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Firmity, also known as Frumenty

April 10, 2010

Vine fruit scattered on firmity

Seethe the cracked grains for about 15 minutes and allow them to stand for as long again. Add some milk , saffroun and 2 yolkes of eyroun. Stir softly till it be thick.

This produces an early sort of porridge. Any grains could be used, cracked lightly in a pestle and mortar. Seethe is an old word for simmer, so the recipe instructs the reader to bring the grain to the boil and simmer gently. Allowing it to stand lets the grain swell and soften. The egg yolks are used to thicken the mixture further. Other alternatives suggest adding dried vine fruits, honey, sugar (a rare luxury) or ginger and cinnamon. Once grain had been harvested it was only ground to flour as needed as it was subject to attack by weevils so whole grain was more readily available than it is now. Firmity stayed in the cook’s repertoire until well into the nineteenth century. It was alcohol spiced firmity at the Casterbridge fair, for example, that led Henchard into selling his wife in  Thomas Hardy’s ‘Mayor of Casterbridge’.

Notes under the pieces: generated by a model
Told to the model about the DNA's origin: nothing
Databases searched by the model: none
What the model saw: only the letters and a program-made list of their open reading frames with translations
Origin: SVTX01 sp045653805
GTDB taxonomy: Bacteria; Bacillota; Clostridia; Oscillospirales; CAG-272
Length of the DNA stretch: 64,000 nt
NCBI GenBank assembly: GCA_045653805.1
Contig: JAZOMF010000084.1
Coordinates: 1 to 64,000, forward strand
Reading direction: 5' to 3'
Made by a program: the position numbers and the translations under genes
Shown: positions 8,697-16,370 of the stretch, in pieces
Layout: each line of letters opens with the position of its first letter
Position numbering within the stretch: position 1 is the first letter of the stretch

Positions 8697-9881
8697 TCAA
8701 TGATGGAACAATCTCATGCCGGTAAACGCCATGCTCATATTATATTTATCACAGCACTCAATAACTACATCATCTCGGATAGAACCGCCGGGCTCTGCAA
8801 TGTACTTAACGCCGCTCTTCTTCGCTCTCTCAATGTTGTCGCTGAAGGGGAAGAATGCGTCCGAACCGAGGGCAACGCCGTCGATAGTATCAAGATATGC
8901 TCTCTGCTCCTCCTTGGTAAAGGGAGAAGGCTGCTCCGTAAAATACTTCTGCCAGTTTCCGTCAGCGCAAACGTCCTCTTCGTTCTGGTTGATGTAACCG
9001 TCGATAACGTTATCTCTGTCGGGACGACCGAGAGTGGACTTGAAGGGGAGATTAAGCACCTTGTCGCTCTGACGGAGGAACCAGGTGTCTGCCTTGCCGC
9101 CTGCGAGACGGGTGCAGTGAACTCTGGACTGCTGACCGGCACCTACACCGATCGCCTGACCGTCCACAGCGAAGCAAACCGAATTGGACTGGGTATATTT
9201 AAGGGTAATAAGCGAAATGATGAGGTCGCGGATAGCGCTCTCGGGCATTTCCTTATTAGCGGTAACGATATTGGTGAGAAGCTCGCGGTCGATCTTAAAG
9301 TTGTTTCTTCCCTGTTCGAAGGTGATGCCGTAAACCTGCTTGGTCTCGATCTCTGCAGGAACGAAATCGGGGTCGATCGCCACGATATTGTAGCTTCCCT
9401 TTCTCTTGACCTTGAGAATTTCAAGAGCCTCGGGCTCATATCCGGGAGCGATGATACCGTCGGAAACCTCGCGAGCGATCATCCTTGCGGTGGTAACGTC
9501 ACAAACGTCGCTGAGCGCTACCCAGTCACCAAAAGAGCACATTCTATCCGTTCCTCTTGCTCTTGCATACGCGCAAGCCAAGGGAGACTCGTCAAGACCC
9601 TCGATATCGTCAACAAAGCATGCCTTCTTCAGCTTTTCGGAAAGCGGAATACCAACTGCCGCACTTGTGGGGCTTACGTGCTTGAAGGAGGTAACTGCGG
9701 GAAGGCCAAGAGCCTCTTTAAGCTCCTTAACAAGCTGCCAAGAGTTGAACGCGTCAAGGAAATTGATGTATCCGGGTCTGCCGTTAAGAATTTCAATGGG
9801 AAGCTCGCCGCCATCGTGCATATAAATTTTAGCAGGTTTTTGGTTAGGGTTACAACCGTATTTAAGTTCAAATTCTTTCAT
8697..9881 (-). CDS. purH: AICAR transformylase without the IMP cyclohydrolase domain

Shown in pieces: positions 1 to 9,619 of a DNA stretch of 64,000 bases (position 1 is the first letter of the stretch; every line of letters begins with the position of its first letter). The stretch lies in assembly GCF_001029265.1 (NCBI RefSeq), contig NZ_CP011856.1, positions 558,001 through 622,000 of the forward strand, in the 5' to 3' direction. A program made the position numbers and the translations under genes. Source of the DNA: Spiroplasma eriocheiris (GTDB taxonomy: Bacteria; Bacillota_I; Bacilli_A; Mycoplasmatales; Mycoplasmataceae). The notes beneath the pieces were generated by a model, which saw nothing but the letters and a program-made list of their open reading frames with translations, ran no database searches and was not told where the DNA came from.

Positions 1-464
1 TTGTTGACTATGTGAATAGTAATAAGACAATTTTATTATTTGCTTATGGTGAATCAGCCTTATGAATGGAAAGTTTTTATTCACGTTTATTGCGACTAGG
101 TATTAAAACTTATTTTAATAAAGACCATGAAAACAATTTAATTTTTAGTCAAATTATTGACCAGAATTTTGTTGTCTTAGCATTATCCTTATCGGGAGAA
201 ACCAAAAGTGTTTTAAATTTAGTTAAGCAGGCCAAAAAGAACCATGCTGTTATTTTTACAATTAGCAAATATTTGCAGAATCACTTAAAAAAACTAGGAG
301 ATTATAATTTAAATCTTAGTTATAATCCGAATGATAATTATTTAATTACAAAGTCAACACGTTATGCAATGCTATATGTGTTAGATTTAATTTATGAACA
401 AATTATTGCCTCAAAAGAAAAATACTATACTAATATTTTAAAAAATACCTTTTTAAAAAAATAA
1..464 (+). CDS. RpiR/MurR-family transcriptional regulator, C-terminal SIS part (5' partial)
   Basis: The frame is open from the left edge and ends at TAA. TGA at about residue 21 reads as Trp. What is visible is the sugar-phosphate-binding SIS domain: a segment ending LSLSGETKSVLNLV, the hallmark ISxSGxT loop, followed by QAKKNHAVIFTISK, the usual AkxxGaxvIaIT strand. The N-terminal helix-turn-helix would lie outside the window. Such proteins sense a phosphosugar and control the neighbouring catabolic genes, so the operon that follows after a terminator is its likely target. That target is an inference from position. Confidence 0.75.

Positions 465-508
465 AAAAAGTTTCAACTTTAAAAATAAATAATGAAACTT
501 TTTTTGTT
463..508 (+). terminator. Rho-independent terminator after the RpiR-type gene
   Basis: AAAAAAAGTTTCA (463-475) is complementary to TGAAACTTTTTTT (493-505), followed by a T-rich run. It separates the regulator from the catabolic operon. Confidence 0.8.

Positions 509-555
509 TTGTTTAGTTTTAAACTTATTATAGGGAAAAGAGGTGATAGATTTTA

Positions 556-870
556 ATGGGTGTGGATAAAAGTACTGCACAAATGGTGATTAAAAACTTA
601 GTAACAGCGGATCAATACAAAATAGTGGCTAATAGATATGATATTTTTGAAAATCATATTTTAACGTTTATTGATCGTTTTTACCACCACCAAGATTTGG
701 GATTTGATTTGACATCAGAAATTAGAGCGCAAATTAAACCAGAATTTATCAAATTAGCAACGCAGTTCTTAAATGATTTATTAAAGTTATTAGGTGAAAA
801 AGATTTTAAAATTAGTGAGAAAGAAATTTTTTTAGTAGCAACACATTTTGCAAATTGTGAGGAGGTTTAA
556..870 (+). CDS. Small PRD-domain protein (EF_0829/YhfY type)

See also ‘Butter’d Grains’ under Georgian  food.

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